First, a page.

We do not believe that bodies should be consumed, bought and sold, used for the sexual enjoyment of everyone. We do not believe that bodies – or sex – are just parts of people to do with as they will. We believe that people are bodies, and that people belong to God. More than that, we believe that the people of the Church belong to one another. And up against the powerful current of a culture that treats sex and human bodies as commodities, we need each other’s help remembering that that is a lie.

This is what bothers me about some of the “anti-modesty” arguments of some of my fellow feminists. I have seen several variations of this statement:

We cannot continue to place the distance in our unique, personal relationship with God on other people outside that unique, personal relationship.”

And other sentiments to the effect that “your struggle with sin is not my problem.”

Now, one of the reasons I still consider myself an evangelical is that I do believe everyone has a unique, personal relationship with God; but I absolutely do not believe that other people are outside of that relationship. We never relate to God in an entirely private sphere; we need other Christians and we belong to other Christians.

So I cringe when I hear this exchange:
Christian male: “I’m trying here. I’m coming to you with humility and saying, could you do a guy a favor and think about what you wear?”
Christian female: “I’M NOT HERE TO DO ANYONE ANY FAVORS.”

The idea that being a Christian means giving up your personal human rights? That’s horrifying. That is how Christians warp religion to justify abuse… the logic you’ve used here is just the same logic that abusers use, but in a smaller, more sanitized form.”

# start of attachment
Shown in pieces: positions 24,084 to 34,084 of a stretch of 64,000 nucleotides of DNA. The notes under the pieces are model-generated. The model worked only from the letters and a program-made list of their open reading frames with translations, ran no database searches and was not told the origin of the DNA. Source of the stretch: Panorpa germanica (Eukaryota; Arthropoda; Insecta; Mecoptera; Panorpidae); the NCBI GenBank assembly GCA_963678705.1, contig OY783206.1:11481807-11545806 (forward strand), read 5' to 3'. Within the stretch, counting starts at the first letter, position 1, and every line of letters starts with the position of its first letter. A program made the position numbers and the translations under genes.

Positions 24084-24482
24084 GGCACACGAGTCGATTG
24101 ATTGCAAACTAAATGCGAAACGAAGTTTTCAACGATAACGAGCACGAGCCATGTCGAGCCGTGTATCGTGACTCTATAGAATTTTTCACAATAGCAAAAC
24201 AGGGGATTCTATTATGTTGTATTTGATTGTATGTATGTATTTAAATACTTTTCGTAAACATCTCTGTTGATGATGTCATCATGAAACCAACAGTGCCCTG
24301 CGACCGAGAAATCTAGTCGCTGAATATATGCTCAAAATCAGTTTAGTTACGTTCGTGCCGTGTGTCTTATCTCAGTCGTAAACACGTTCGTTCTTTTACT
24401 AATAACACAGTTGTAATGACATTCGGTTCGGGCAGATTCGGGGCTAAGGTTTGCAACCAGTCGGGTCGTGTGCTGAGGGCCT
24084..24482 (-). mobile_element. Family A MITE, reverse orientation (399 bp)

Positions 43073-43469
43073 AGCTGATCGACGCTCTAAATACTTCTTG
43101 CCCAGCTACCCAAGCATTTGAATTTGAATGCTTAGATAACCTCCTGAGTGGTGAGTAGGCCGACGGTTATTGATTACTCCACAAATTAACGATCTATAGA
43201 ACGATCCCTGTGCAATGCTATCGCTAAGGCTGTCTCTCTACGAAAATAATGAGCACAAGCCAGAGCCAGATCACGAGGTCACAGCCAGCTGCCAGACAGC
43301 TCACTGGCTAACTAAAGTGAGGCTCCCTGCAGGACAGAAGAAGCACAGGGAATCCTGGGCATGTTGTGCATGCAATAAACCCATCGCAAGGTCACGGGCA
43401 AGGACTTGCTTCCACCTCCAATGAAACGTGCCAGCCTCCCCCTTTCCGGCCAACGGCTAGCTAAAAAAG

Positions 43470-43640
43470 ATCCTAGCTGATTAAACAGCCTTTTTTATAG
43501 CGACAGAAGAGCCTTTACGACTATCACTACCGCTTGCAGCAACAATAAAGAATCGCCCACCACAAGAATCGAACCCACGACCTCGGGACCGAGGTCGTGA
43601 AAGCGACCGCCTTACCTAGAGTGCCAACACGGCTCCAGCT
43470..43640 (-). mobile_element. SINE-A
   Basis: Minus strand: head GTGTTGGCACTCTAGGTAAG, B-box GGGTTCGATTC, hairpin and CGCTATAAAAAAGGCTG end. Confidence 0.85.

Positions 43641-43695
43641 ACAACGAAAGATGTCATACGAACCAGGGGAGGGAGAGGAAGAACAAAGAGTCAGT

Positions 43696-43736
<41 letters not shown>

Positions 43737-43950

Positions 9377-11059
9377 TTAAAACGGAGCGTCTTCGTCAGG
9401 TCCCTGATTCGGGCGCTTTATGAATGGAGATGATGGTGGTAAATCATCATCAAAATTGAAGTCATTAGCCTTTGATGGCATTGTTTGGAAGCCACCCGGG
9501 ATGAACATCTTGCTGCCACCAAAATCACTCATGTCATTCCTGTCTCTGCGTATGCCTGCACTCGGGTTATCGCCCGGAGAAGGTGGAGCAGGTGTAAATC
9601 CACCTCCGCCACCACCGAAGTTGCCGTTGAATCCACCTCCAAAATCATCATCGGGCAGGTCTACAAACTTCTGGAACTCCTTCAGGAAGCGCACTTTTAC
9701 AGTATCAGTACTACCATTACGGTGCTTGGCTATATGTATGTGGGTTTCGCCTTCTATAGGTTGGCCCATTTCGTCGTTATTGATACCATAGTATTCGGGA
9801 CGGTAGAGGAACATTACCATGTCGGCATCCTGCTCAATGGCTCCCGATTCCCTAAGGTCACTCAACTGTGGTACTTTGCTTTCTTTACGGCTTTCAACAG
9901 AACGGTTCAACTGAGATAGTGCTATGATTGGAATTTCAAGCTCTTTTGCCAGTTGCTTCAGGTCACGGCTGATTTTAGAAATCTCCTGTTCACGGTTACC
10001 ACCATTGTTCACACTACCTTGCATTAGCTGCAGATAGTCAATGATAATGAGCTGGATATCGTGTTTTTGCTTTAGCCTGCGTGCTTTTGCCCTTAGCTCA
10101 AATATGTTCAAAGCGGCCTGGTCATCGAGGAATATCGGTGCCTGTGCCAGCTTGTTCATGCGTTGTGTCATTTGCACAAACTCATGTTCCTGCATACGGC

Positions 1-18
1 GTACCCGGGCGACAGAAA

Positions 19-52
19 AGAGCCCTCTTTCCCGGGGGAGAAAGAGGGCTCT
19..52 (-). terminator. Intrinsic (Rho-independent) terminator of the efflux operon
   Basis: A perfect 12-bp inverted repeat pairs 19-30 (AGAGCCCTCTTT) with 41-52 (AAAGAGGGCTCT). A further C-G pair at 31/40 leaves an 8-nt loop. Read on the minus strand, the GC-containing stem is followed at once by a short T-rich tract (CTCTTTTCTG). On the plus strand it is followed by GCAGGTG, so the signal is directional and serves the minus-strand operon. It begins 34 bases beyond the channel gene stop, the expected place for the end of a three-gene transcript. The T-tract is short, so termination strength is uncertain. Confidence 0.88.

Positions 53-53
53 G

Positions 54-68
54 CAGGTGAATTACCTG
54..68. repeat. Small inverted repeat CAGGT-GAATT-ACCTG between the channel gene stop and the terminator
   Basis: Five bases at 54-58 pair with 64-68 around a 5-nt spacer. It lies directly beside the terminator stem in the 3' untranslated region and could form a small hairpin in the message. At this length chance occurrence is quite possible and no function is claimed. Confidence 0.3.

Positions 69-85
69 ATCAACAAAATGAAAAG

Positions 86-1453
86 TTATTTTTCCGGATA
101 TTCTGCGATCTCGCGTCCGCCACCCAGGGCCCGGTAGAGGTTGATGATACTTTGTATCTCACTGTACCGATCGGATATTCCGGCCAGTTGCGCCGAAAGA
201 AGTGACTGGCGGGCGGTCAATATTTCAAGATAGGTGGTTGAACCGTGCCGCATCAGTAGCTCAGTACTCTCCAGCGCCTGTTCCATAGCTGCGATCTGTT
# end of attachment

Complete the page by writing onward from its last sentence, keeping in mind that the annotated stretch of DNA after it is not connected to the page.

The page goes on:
This is a slippery-slope argument that commits the fallacy of assuming there’s no middle ground between making small sacrifices for others and allowing them to abuse you. But more importantly,

Jesus gave up his personal human rights. All the time. Out of love. And it didn’t mean he didn’t respect himself.

(Spiritual abuse is a real problem, and I think there is a time and a place for asserting oneself, one’s own value, rather than sacrificing for something. Sometimes “I have to do this for myself” is all the reason one needs; but I think that is usually a personal situation that requires a lot of wisdom, not an attitude to be prescribed for everybody.)

I don’t think this is a question of assigning rights and responsibilities at all. It’s a matter of building whole people with a healthy sexuality, and a whole community with a healthy sexuality. How do we go about doing that?

My (hopefully constructive) answer to the “do a guy a favor” question: tomorrow!

Part 1: Modesty on the Mount
Part 2: Lust is and isn’t
Part 3: Sex in community
Part 4: Building up

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2 Comments

  1. I appreciate your courage in going against the grain and articulating your own voice in this conversation. It needs to be a conversation, not just an amen chorus.

    Reply
  2. Jacqueline in Atlanta

     /  July 11, 2013

    It’s just so much easier to put rules in place (cover up those lusty shoulders, Girl!) than to teach principles and to learn love.

    Reply